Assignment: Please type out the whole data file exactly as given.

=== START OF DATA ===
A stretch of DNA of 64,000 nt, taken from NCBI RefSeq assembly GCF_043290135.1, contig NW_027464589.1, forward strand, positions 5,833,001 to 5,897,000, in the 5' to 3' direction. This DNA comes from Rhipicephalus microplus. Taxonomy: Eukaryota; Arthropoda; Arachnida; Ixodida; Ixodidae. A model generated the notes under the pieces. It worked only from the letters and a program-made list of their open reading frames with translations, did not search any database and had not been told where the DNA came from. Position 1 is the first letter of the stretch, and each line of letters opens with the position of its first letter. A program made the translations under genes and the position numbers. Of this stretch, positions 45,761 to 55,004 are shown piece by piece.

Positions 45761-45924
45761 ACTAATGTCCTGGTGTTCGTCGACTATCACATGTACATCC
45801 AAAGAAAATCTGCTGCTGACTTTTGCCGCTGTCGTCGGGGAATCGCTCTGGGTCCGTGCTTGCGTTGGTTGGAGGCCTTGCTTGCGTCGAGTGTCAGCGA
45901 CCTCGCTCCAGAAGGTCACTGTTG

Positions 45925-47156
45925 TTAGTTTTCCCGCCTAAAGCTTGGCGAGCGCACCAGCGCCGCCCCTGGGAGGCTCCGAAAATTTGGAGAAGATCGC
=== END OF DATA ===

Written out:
A stretch of DNA of 64,000 nt, taken from NCBI RefSeq assembly GCF_043290135.1, contig NW_027464589.1, forward strand, positions 5,833,001 to 5,897,000, in the 5' to 3' direction. This DNA comes from Rhipicephalus microplus. Taxonomy: Eukaryota; Arthropoda; Arachnida; Ixodida; Ixodidae. A model generated the notes under the pieces. It worked only from the letters and a program-made list of their open reading frames with translations, did not search any database and had not been told where the DNA came from. Position 1 is the first letter of the stretch, and each line of letters opens with the position of its first letter. A program made the translations under genes and the position numbers. Of this stretch, positions 45,761 to 55,004 are shown piece by piece.

Positions 45761-45924
45761 ACTAATGTCCTGGTGTTCGTCGACTATCACATGTACATCC
45801 AAAGAAAATCTGCTGCTGACTTTTGCCGCTGTCGTCGGGGAATCGCTCTGGGTCCGTGCTTGCGTTGGTTGGAGGCCTTGCTTGCGTCGAGTGTCAGCGA
45901 CCTCGCTCCAGAAGGTCACTGTTG

Positions 45925-47156
45925 TTAGTTTTCCCGCCTAAAGCTTGGCGAGCGCACCAGCGCCGCCCCTGGGAGGCTCCGAAAATTTGGAGAAGATCGC